In 1971, Jason W. Morgan sketched out a framework for understanding mantle convection, hotspots and the origin of volcanic island chains in the interior of plates (Nature 230, 42–43; 1971). Forty years later, the debate over the viability of his concept has hardly lost vigour. Morgan proposed that the mantle convection that drives plate tectonics brings plumes of hot material up from deep within the Earth. He went on to suggest that the mantle hotspots that had been postulated to explain chains of seamounts and islands, such as the Hawaiian island chain, are the manifestation of these plumes. But, as yet, mantle plumes can not be observed directly. As a result, there is no end in sight to the argument over whether they exist.

In this focus issue on ocean islands, we highlight some of the active frontiers of investigation on the links between mantle composition, convection, plumes and ocean islands or seamounts. Starting with Hawaii, the archetypal plume-induced ocean island chain, the Review article on page 831 emphasises possible links between the deep interior of our planet and the mid-plate volcanic edifices that pockmark its surface. Specifically, a review of the geochemical characteristics of the two Hawaiian lines of volcanoes — the Loa and Kea trends — reveals compositional differences that have persisted for millions of years. These differences could reflect distinct sources of plume material in the lower mantle, carried up through the entirety of the mantle to erupt in the middle of the Pacific plate.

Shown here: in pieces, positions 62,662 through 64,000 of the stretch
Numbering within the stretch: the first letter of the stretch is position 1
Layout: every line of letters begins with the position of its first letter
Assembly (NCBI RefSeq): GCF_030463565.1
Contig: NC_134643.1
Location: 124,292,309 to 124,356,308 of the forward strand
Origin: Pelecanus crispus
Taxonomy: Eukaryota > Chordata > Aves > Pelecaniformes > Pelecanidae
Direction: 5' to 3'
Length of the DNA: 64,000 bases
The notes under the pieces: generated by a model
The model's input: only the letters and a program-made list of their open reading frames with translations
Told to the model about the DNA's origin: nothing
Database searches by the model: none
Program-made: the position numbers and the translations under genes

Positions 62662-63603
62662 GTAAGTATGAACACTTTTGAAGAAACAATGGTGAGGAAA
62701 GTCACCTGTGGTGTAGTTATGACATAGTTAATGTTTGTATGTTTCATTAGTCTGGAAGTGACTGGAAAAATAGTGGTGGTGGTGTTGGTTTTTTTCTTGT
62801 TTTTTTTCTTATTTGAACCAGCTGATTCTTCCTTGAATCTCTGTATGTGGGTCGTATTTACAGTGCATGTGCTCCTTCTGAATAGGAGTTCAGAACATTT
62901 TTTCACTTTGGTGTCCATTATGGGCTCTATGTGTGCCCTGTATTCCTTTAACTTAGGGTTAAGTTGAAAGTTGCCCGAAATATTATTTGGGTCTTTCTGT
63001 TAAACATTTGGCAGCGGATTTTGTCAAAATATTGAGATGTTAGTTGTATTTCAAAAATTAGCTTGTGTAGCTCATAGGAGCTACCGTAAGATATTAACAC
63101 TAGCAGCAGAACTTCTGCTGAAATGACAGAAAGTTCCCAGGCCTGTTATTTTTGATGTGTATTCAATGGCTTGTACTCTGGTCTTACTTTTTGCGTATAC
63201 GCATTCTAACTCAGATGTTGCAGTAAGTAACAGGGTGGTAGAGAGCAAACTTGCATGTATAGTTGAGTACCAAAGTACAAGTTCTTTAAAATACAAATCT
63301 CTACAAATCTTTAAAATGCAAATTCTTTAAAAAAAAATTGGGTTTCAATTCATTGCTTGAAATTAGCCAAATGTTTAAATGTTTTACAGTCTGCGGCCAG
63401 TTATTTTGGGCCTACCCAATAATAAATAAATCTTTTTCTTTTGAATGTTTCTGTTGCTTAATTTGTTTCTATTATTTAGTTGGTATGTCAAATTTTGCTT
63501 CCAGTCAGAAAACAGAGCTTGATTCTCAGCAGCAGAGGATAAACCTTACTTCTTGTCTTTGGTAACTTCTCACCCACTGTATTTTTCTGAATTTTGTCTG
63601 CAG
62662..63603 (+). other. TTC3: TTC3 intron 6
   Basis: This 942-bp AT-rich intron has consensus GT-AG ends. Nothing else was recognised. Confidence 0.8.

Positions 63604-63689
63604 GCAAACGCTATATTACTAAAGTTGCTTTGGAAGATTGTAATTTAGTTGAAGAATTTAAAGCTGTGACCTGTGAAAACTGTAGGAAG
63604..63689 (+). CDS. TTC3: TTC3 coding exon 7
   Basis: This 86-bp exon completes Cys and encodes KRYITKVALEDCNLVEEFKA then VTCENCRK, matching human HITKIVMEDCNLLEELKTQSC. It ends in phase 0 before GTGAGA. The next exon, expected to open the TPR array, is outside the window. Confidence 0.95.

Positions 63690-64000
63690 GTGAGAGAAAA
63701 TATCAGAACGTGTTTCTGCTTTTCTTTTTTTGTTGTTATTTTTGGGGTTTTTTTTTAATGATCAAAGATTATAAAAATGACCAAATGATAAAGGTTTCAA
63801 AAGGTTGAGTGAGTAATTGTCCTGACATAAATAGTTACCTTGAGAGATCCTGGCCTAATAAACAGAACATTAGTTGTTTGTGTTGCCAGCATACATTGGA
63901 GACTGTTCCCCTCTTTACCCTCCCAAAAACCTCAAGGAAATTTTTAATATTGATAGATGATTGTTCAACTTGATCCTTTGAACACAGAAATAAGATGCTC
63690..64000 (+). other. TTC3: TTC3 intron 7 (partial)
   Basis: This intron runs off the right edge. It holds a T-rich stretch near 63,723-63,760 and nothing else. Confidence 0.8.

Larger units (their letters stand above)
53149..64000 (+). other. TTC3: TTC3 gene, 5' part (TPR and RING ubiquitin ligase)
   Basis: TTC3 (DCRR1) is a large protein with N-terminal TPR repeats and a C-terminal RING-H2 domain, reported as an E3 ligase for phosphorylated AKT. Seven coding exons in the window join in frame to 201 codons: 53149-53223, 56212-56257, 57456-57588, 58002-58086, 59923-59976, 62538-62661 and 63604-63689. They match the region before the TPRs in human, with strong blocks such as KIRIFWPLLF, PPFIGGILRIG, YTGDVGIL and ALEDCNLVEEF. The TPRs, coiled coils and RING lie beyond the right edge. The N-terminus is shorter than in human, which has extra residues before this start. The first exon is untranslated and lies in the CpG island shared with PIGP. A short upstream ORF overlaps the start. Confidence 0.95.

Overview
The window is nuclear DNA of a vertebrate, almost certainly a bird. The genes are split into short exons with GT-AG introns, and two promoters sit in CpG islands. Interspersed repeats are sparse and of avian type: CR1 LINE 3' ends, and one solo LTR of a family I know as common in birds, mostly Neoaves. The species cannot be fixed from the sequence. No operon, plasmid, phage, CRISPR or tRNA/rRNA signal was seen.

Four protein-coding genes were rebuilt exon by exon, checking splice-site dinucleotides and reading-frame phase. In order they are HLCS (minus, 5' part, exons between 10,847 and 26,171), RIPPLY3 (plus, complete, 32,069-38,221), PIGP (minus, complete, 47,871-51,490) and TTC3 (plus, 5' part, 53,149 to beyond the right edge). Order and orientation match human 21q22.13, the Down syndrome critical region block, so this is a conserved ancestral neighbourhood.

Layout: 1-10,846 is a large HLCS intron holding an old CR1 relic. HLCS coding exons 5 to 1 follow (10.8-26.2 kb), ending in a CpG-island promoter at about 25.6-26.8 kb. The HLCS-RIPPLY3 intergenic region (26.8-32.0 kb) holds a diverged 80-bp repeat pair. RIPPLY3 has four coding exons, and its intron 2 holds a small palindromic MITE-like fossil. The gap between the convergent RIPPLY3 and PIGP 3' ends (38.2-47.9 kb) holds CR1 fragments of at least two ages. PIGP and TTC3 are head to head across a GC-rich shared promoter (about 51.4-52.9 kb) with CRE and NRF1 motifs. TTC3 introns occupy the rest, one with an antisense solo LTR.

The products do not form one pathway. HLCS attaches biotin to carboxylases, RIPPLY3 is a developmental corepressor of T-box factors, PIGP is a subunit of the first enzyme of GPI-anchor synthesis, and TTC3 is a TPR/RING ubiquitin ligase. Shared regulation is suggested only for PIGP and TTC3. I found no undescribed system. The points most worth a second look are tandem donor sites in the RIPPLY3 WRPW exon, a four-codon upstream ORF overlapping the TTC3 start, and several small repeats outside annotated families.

Steam cloud at Kilauea Volcano, Hawaii, generated by lava flowing into the ocean. The lava could have risen from great depths within the Earth. Credit: © ISTOCKPHOTO.COM/JOEYGIL

Even more intriguingly, similar couplets of volcano lines are reported on page 874 to occur at two more island chains in the south Pacific Ocean, the Samoan and Marquesan islands. Each chain consists of two parallel lines of volcanic edifices with distinct lava geochemistry. Like the Hawaiian islands, the Samoan and Marquesan island chains sit above a seismically identified boundary in deep mantle material. The two lines of volcanoes may therefore preferentially source rocks from either side of this boundary.

Without unambiguous observational evidence for mantle plumes, a direct connection between the compositional heterogeneities in the deep mantle and in ocean island lavas is just a tantalising possibility. But at least in numerical simulations, plumes that form at the edge of a lower mantle reservoir of distinct rock material can entrain small amounts of the compositionally distinct material as they rise up towards the surface, and reproduce the geochemical signatures observed in many ocean island lavas (Deschamps et al., page 879). So the hypothesis seems viable in principle.

That does not imply, however, that the mantle plume framework explains the origin of all known intra-plate volcanoes. For example, the Christmas Island Seamount Province in the northeast Indian Ocean seems more likely to have originated from the melting and recycling of ancient continental material that has been preserved in the upper mantle (Hoernle et al., page 883; Gibson, page 823).

So, looking at research from the past few years, it emerges that the “plume versus no-plume” debate may be ill-posed. Instead, as argued in the Feature on page 816, a more differentiated conceptual model could be more feasible, allowing for a variety of formation mechanisms for different types of seamounts and island chains. The question is not so much whether plumes exist, but in which locations they best explain the observations.

Morgan's elegant mantle plume theory has been exceptionally stimulating to generations of Earth scientists. The idea that volcanoes, such as those in the Hawaiian chain, could be anchored in some way to the deep interior of the Earth is exciting. Testable predictions are thrown up by ongoing research.

Even though there is not much agreement on the validity of Morgan's theory forty years on, it is well worth investing more time and effort into exploring what ocean island chains can tell us about the mantle near the core.